Home > Episode Reviews, Puella Magi Madoka Magica > Puella Magi Madoka Magica Episode 7 – Dead Girl Blues

Puella Magi Madoka Magica Episode 7 – Dead Girl Blues

Interesting, well-written characters are rare in any medium, but they’re even more so in anime. Here, a host of identical archetypes act out stock plots like so many puppets, all in service of the noble goal of merchandising.

Anime producers stick to what sells, and what sells seems to be familiarity. Popular entertainment often has a sad habit of taking the most recent thing to hit it big and copy it until what made the original special has been lost entirely. Japanese entertainment companies are particularly good at churning out carbon copies of hits, but lousy at capturing the spirit that made something successful.

If you don’t believe me, just look at their video game industry. Once the world leader, they’ve descended into relentless iterations of their most popular franchises (which, increasingly, are being farmed out to Western developers). High profile Japanese game designers frequently bemoan the poor state of the industry, turning to Western methods in an attempt to try something new.

Sayaka has the ability to keep her body from feeling pain, which Kyubey is more than willing to demonstrate via the magical equivalent of a spear to the chest

That’s why the best anime are often riffs on already-established genres, but executed very well or offering a different take on old standards. Madoka Magica is, of course, very firmly entrenched in the magical girl and urban fantasy genres of anime: a subversion of the simplistic morality and cheerful happiness of the typical magical girl show, itself a subgenre of the urban fantasies that typically offer a murkier and more mysterious take on the standard premise of adolescents fighting arcane evil.

So the show succeeds not because of its novelty (even subversions of magical girl shows have been done before), but because of the quality and creativity poured into every aspect of the show. As much as I hate to draw comparisons between it and the Oreimo, the two share at least one thing in common: both are big budget productions designed to appeal to as wide an audience as late night anime is likely to draw.

Kyouko takes wasting food very seriously

But where Oreimo went for broke on the animation and obsessive attention for detail, Madoka Magica’s focus is on melding a compelling story with Akiyuki Shinbo’s signature visual style. This focus on story is what makes this by far the superior anime.

That’s the show’s draw: a fascinating story with interesting, well-written characters. The necessities of fantasy and high tragedy don’t typically allow for nuanced, realistic characters, but that doesn’t mean they have to be bland stereotypes.

Hitomi, Sayaka’s friend, is also interested in Kyousuke.

The basic personalities of each character will be familiar to any jaded anime watcher, but the motivations behind each character’s actions and how naturally they create dramatic conflict are what make this show what it is.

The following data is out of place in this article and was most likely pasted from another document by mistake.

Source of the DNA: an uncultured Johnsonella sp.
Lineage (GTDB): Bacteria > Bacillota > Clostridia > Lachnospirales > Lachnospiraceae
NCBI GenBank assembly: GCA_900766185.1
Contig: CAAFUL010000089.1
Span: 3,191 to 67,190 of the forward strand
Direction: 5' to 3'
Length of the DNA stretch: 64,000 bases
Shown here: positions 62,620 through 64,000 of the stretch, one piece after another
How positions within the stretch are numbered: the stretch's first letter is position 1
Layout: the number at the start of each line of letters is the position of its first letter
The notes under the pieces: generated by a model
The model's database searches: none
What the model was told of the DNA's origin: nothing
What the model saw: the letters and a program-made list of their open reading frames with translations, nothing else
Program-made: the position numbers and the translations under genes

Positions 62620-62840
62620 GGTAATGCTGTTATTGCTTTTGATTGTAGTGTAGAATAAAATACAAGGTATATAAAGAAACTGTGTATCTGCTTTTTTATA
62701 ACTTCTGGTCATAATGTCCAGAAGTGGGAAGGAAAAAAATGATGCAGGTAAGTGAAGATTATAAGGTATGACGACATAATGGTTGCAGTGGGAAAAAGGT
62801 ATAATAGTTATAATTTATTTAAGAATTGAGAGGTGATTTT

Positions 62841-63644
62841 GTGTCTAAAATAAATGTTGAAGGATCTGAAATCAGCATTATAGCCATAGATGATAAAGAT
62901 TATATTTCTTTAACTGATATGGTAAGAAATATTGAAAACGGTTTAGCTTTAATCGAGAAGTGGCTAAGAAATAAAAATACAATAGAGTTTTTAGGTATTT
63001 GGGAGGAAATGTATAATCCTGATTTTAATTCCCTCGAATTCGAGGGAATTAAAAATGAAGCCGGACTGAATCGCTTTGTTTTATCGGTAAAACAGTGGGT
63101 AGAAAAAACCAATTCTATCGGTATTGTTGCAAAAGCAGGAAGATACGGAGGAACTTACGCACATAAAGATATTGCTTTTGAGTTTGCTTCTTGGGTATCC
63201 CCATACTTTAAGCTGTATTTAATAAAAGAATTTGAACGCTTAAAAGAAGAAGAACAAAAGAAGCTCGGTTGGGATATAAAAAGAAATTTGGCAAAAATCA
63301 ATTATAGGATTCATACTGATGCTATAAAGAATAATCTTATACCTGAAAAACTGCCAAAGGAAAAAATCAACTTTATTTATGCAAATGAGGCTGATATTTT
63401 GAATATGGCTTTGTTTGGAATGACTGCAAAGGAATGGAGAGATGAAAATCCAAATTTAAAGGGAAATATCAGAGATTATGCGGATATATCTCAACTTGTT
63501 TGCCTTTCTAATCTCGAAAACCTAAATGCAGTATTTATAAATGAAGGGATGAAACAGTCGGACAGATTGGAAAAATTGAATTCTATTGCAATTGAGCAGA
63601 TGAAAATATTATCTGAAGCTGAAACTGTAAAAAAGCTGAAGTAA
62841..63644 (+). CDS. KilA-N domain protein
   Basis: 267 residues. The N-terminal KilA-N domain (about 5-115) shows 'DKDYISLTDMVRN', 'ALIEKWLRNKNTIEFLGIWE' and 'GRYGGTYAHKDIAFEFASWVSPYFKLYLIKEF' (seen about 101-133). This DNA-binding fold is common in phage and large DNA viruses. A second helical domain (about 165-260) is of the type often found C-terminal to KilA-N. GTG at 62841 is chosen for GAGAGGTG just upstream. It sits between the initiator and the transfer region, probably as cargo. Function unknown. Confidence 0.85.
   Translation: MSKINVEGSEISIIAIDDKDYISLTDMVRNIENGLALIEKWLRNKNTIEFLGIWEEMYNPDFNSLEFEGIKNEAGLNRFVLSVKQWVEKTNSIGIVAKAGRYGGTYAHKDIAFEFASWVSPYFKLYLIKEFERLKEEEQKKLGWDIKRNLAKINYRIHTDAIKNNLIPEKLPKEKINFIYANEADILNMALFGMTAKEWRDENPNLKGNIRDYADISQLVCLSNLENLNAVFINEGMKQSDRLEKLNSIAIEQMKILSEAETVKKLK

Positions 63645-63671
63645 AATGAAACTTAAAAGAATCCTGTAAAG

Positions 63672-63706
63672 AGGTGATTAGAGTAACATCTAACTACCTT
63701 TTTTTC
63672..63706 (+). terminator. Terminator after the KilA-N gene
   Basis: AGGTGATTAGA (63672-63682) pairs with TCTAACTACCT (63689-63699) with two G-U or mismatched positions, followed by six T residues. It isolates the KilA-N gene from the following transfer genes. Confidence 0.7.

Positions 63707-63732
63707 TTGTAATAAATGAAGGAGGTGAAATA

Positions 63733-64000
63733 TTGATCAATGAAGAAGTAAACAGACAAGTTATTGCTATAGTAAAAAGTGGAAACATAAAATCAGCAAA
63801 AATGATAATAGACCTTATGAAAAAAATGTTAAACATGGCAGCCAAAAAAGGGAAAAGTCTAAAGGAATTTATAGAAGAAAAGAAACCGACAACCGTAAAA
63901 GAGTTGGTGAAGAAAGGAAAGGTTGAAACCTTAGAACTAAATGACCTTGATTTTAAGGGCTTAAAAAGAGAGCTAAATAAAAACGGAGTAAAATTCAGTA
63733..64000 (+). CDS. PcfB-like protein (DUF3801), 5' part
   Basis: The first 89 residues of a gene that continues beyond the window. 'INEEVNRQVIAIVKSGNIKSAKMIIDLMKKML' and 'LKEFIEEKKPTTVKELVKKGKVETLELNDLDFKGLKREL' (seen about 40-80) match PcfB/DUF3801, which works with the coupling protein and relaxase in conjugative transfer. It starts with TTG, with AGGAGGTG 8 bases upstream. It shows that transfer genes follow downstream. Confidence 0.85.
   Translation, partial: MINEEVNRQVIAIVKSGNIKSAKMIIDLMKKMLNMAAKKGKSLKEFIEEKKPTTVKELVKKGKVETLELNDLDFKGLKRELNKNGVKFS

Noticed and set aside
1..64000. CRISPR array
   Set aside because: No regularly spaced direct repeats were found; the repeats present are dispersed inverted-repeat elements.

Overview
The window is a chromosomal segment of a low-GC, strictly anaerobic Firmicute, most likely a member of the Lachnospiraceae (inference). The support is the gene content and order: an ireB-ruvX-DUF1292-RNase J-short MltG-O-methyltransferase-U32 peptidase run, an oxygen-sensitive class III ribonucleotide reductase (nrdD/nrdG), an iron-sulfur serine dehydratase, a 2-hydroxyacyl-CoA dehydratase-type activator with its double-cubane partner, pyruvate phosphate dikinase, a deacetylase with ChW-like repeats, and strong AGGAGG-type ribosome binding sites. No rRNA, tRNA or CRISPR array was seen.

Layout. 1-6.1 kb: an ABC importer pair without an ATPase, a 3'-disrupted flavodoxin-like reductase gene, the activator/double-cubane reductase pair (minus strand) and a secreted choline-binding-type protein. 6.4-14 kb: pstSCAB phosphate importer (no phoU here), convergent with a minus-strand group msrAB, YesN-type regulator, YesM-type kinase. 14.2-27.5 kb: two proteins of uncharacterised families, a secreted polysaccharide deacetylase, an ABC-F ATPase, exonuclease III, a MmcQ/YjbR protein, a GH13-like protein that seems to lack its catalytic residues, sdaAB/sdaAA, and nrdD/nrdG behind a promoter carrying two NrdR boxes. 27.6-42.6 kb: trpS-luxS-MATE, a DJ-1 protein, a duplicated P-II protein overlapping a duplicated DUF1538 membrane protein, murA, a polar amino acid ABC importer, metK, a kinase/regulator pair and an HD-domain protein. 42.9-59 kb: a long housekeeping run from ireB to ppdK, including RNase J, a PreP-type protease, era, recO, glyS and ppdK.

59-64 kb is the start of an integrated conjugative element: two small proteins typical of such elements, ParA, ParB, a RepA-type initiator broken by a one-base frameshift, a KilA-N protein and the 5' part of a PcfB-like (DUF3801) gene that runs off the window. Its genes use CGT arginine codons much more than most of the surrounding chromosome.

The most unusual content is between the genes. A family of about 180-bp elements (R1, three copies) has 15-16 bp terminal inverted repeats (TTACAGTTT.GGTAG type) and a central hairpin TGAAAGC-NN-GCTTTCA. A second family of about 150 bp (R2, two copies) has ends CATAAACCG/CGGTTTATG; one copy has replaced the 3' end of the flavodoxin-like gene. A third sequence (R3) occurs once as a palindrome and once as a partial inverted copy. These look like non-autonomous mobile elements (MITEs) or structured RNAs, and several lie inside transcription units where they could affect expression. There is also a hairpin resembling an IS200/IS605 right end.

Take, for example, the conflict between newly-minted magi Sayaka and Kyouko, the veteran, amoral magi introduced last episode. Sayaka’s wish was to heal her crippled friend Kyousuke, a seemingly foolish reason to give away your life.

It just wouldn’t be a good anime without middle school girls crying

To compensate, Sayaka has convinced herself that the wish was just as much about fighting the malicious witches that prey on unsuspecting humans. She’s turned into a zealot, unable to accept any magi whose motivations she deems impure.

She also has begun to have second thoughts about her wish, especially when her best friend announces her intention to confess her love to Kyousuke. Sayaka can’t bring herself to make her own confession to Kyousuke, knowing the burden she has to bear as a magi.

Without Kyousuke, the reason she made her wish in the first place, she realizes that she’s nothing, just a spirit dangling from the neck of a lifeless shell whose only purpose is to kill witches.

Kyouko’s story is told with the usual combination of popsicle stick puppets and woodcut backgrounds

Kyouko, it’s revealed, had a similar origin. The daughter of an impoverished and unpopular heretical preacher, she wished for people to listen to what her father had to say. He became popular overnight, but when he realized that his newfound fame was the result of magic, rather than his own work, he went insane, killing his whole family save Kyouko.

The scars from that experience convinced Kyouko not to live her life or use her power for anyone but herself. It’s what made her the apathetic, selfish person she is today.

She tries to warn Sayaka that the same fate awaits her, but her plea falls on deaf ears. Sayaka is too concerned with justice and the right thing to hear anything from someone as amoral as Kyouko, and the extreme sacrifice her wish required won’t allow her to admit that it was misguided.

The battles are beautiful as usual

Sayaka and Kyouko are polar opposites, but Sayaka sees enough of herself in Kyouko’s past that she develops a begrudging respect for her in future episodes. She’s convinced that she’s a good enough person to not become as cynical and selfish as Kyouko, but her doubts about the wisdom of her wish and her guilt over that say otherwise.

That overconfidence in one’s own abilities is a common human flaw, something most of us have in common. Hopefully, unlike Sayaka, it won’t be our downfall.

You can watch this episode here.

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